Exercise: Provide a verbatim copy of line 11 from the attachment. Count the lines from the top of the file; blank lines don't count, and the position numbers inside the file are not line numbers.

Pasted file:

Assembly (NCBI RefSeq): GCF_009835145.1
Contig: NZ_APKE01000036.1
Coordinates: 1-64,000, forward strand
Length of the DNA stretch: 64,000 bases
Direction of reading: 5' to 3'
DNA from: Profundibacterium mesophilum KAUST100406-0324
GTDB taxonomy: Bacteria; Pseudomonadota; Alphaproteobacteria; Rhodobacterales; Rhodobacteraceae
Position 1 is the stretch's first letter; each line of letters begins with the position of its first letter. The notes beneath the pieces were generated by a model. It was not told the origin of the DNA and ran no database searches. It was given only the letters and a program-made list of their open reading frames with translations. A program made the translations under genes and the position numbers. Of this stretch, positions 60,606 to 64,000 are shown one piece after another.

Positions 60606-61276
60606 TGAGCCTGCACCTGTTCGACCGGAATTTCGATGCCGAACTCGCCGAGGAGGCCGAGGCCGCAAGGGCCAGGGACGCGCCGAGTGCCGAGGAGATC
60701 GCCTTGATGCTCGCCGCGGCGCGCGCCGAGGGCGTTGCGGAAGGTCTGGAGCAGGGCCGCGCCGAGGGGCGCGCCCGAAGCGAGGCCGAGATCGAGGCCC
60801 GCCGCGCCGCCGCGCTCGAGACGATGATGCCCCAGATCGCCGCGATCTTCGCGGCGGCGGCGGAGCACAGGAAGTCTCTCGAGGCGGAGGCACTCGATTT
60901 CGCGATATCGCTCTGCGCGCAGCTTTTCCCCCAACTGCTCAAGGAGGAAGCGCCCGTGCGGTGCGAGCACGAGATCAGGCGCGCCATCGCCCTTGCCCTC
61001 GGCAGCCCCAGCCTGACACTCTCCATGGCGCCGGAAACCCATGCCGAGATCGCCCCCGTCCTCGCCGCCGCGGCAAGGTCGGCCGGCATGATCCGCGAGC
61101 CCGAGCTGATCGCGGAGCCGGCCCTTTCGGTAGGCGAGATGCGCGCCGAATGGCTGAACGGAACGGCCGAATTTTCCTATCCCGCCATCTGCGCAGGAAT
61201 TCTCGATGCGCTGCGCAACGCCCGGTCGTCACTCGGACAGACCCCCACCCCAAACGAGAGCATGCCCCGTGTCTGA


60701 GCCTTGATGCTCGCCGCGGCGCGCGCCGAGGGCGTTGCGGAAGGTCTGGAGCAGGGCCGCGCCGAGGGGCGCGCCCGAAGCGAGGCCGAGATCGAGGCCC